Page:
The Economic Reforms initiated under the Structural Adjustment Programmes
[SAP] in 1991 happens to be the most defining moment for the Indian State.
The liberal democratic Indian State started a new journey. It can be said that the
trajectory of Indian State scripted a new chapter on democracy and development.
Bimal Jalan, the former Governor of Reserve Bank of India has brought out this new
book entitled ‘ The India Story’ at a crucial moment when the economy is on a rapid recovery process with the backdrop of unprecedented pandemic.
The author recounts the experiences of India over the years which can contribute significantly to the contemporary debate about India’s approach to its economic and political reforms in the 21 st century.
So, the focus of the book is critical analysis of economic and political reforms undertaken hitherto and the future trajectory of economic and political reforms.
The story of reforms in India has been very interesting as it handles the issues of
democracy and development.
For a common man and person keeping interest in the interface of reforms with a democracy and development has been a crucial issue.
India has been a democratic and welfare country as well.
What have been the various patterns of interface and what will be the broad patterns of interface of reforms are
the central questions.
Bimal Jalan has the raised this issues in his previous books like ‘ India: Then and Now: An insider’s account’; ‘’Politics trumps economics: the Interfaceof Economics and Politics in Contemporary India’’ etc.
THE BOOK SCHEME
The book begins with the insider’s perspective on India’s economic past.
Then the author Bimal Jalan divides the book of 194 pages into two parts namely Section I
and Section II.
The Section I is entitled as ‘Learning from our Economic Past’ and consists of 100
pages and is divided into 7 chapters.
The author takes the reader on a historical
overview of various crucial economic events and issues right after independence and
through the 60s,70s and 80s.
Subsequently, the author brings in the ned for the economic reforms initiated in 1991.The very first two chapters deals with the BoP [Balance of Payment] crisis in 1991 and the need for a new strategy.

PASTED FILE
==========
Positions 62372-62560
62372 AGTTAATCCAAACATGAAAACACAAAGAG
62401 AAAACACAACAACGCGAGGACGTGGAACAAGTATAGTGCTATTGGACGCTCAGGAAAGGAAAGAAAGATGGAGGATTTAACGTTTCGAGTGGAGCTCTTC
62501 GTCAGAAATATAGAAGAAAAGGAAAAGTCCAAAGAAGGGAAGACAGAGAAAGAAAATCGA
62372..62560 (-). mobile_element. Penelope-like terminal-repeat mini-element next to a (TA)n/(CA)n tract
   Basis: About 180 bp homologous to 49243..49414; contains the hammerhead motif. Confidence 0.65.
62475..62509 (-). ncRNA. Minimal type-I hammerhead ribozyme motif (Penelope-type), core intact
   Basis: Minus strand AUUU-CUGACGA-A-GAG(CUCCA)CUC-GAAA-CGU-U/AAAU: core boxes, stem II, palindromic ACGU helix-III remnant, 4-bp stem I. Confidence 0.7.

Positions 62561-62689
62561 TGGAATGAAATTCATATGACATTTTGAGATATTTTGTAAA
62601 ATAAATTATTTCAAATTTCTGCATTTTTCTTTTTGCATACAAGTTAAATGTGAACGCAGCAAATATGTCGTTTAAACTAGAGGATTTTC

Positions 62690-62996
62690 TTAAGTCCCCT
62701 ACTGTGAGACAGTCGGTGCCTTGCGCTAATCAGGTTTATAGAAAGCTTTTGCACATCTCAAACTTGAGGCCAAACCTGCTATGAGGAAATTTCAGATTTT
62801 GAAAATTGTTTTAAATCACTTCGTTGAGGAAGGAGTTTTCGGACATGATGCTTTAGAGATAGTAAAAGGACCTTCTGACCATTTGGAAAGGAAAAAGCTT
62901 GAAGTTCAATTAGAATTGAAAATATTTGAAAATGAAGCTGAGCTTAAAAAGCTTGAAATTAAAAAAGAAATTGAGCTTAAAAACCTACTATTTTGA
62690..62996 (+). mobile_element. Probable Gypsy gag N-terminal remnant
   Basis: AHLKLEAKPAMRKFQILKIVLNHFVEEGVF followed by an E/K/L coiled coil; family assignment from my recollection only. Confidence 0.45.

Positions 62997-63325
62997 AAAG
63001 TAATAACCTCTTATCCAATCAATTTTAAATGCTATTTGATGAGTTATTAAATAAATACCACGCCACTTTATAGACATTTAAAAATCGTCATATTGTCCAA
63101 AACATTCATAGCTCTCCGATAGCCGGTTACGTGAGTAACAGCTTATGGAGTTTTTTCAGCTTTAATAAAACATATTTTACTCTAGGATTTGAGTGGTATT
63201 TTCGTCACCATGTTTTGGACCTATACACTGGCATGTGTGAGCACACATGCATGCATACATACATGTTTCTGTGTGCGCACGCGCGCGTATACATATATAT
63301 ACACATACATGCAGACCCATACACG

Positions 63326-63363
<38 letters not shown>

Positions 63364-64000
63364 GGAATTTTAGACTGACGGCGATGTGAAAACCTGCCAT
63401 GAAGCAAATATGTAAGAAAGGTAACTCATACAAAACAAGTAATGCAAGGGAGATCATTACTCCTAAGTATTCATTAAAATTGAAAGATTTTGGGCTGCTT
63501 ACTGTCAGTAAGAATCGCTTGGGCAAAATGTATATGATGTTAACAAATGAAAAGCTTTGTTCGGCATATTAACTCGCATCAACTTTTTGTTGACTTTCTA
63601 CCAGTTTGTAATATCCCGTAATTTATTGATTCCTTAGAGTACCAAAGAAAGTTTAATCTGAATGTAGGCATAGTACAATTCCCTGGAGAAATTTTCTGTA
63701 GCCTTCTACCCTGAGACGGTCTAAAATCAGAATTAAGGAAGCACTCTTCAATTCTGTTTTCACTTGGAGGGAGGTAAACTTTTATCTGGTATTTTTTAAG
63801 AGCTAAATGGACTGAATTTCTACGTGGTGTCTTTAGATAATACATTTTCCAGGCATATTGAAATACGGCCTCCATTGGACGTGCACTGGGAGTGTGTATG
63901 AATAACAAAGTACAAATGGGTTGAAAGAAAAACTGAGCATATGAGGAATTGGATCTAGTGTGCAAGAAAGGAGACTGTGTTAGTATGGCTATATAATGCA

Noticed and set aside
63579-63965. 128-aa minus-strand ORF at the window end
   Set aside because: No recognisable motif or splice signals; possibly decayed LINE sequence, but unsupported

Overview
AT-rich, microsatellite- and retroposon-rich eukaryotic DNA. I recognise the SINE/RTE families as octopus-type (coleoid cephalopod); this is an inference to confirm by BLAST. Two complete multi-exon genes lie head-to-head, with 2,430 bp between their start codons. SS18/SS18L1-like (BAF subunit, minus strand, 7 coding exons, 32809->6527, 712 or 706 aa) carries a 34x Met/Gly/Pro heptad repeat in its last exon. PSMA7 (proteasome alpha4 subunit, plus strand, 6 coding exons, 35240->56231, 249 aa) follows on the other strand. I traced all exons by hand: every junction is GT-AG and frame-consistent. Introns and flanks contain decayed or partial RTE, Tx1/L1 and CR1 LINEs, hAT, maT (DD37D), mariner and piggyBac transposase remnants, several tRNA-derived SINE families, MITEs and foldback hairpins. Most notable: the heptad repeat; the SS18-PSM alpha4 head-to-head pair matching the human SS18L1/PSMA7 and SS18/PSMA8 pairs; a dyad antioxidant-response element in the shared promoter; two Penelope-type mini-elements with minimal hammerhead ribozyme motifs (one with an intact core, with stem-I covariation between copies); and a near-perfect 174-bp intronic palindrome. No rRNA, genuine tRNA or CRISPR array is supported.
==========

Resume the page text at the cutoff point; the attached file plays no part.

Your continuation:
The author clearly recognizes the presence of ‘ International Economic Architecture’
which India can not afford to overlook.
In the last chapter entitled ‘Finance and
Development: A shifting Paradigm’ in the Section I, the author Bimal Jalan lists out
the lessons learnt from the Asian crisis and India’s experience in financial reforms
and asks for a prioritization of management of the financial system in future.
The beauty of the book lies in making a synergy between economic reforms and
The author has made the Section II which is entitled as ‘ Beyond the metrics of the Economy’ to focus on other metrics which have a bearing on the economic growth of the country.
The other metrics according to the author Bimal Jalan are political and governance reforms. These two metrics has the potential to‘.how well an economy progresses and how well the economic progress gets
translated into social equalities’ [page xi]
The Section II has got 5 chapters spanning over 70 pages discussing the reforms with
respect to Role of Parliament; the executive and the judiciary and the Section II ends
with a specific chapter on ‘ A definite Agenda for Political Reforms’.
It is a coincidence that in the month of August 2021,the Indian State has been made to undertake a major political reform with intervention from an active judiciary on the
issue of criminalization of politics.
Being an economist, the author has successfully drawn the attention to prioritization of reform related issues like state funding of election; role of small parties in government; ministerial responsibility; legal and judicial reforms etc
The book by Bimal Jalan is devoid of overdoses of economics and dry narration of
Rather, the author is successful in making a narrative with simple yet interesting discussion.
The book deals with both economic reforms and political reforms which can not be discussed in isolation.
However, a curious reader certainly looks forward to more discussion on issues like taking the benefits of reforms to the
doors steps of common men; nature of welfare State in India; labour laws reforms
and issue of poverty etc.